• They’re not my boys. And I’m well aware of its importance in day to day life. See my comment below — only whites can afford to ignore race.

            But elections be damned? Really?

            • Sure they’re your boys. Just like women are warned to not push #MeToo too far, and Muslims are constantly being asked to denounce terrorism, or black people are told to police their own communities and Latinos told to assimilate and LGBTQ people are told to tone it down about their rights.

              As white people we can do more to stop bad behavior in our community than any minority group. And while we may distance ourselves from racists and bigots, we end up benefiting or not being threatened by their behavior. So, you and I need to and get our boys and girls. The heavy lifting is up to us.

              • No, the law is the instrument that needs to rein them in. These calls you cite are wrong-headed and make no logical sense, and to respond in kind is to further the illogic.

                If you accept that we are responsible for them, they you think it’s right that all Muslims are responsible for terrorist Muslims. It’s wrong, and multiplying it won’t make it right.

                • The difference, of course, is that you and I benefit, or, at the very least, are not hurt by racist and bigoted behavior. And I’m not saying we’re responsible for these people. I’m saying that we have a responsibility to not remain silent and let minorities carry the load.

                  This is where our coveted individualism/default citizen comes into play. People tossing out the term ‘identity politics’ as a warning or acting like that term doesn’t apply to everyone is a magnificent blind spot (not always so blind).

                • In one case, Hillary’s notion that you cant change hearts, but you can change laws makes a lot of sense. You cant legislate away hate…. you CAN keep hateful shits from having a say through laws.

                  But a more important point is that just enough minds have to be changed to GET those laws changed. Racist misogynists arent going to listen to POC or women. It is white cis-het men’s responsibility to convince/overpower/silence these men so they are no longer calling the shots. You’re being asked to be the guy in the razor commercial who stop shis friend form harassing women on the street and that is, somehow, too much of a burden.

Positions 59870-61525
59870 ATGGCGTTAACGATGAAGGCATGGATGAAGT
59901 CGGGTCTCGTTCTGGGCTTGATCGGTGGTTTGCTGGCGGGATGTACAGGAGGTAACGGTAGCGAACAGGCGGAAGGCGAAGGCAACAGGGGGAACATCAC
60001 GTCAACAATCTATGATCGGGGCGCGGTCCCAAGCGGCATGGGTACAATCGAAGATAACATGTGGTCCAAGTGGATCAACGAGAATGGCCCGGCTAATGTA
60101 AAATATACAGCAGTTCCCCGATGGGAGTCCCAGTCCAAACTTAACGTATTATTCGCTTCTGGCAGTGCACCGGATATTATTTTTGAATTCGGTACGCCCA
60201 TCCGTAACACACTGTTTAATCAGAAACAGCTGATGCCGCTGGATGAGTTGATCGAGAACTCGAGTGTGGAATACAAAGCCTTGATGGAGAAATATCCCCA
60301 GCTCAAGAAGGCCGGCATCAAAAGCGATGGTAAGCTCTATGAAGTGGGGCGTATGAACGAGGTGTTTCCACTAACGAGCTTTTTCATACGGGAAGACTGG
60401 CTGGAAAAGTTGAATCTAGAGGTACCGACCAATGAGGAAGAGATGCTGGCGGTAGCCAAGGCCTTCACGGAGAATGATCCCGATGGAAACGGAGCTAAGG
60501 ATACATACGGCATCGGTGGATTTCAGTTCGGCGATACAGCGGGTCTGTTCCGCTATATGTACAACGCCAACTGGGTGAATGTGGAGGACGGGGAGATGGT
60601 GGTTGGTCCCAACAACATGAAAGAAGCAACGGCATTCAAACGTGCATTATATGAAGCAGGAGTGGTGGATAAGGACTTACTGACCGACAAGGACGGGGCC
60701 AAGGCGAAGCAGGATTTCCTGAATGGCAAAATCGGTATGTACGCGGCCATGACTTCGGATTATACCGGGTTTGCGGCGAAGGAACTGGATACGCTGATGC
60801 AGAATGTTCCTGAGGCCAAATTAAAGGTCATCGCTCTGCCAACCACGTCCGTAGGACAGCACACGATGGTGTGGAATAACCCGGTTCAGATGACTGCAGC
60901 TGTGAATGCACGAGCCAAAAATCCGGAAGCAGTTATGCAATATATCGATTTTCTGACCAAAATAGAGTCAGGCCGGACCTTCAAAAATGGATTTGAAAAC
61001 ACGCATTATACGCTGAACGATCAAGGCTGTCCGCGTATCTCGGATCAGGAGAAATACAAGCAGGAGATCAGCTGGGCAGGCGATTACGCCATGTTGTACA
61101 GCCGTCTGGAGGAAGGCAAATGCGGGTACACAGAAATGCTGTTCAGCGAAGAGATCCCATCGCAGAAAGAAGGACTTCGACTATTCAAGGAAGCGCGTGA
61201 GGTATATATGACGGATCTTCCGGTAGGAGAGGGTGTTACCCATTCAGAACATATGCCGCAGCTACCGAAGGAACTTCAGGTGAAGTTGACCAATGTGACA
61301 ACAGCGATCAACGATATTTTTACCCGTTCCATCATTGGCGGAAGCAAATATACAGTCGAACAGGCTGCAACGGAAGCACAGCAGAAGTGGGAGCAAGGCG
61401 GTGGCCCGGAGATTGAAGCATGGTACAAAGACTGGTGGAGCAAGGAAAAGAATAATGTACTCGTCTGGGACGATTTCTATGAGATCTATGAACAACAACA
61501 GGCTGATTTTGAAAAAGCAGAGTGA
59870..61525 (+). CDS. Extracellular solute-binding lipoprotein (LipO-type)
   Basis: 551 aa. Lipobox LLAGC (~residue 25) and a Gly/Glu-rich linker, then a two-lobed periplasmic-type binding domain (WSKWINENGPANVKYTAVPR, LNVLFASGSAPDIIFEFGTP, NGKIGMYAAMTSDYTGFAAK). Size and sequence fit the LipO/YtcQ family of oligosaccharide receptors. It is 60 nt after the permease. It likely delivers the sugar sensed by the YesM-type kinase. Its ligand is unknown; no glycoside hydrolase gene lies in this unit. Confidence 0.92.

• “It is white cis-het men’s responsibility to convince/overpower/silence these men so they are no longer calling the shots.”

                    This is no more true than to say it up to peaceful Muslims to end Islamic terror.

                    And if you think individual acts will change anything, you have nothing meaningful to add. Furthermore, I actually do do that, to strangers. It doesn’t work as well as you think.

                    To typify all white men as one way is no more reasonable than typifying all blacks, or Jews, or feminists or any group. Y’all are replicating the injustice and declaring it just.

            • cassandram

              They are your boys. Your community. Your source of privilege. If giving up my means of survival is how elections get won, then, yeah, elections be damned. Because I keep hearing people tell me what I have to give up here and you sacrifice nothing.

              • Yours means of survival is not how elections are won. You can stamp your feet as long as you want and that won’t change. Sorry.

              • OK, then, you’re to blame for every instance of black thuggery. Seem fair? Because it doesn’t to me.

                • We already do that. What I’m saying is that we have to stop pretending that all politics isn’t identity politics; that there are ‘identity’ issues and ‘real’ issues. Both are real issues.

                  You like this example of blacks and Muslims, but it misses the point. No one is saying that blaming a group for one person’s behavior is right. I am saying that this standard only goes one way. Only one group receives ‘individual’ status.

                  We will never actually have this conversation because we can’t seem to move past individual white people wanting to made the exception. It’s the same when we discuss women. I spend most of time #NotAllMenning – which derails the conversation, which seems like the point.

                  • cassandram

                    The First Identity Politics — the demands of White Supremacy.

                    This person is *never* going to hear me or anyone like me. But they’d hear you at some point.

                    • You’ve got to be kidding. No, they don’t. One of the things that most scared management at my radio job was that I backed BLM and had a great listenership among African Americans, which did not comport with their demographic goals. Among listeners I was routinely criticized with an offensive two-word term ending in “lover.”

                      They don’t listen to anyone, unless that person is on Fox News.

                    • cassandram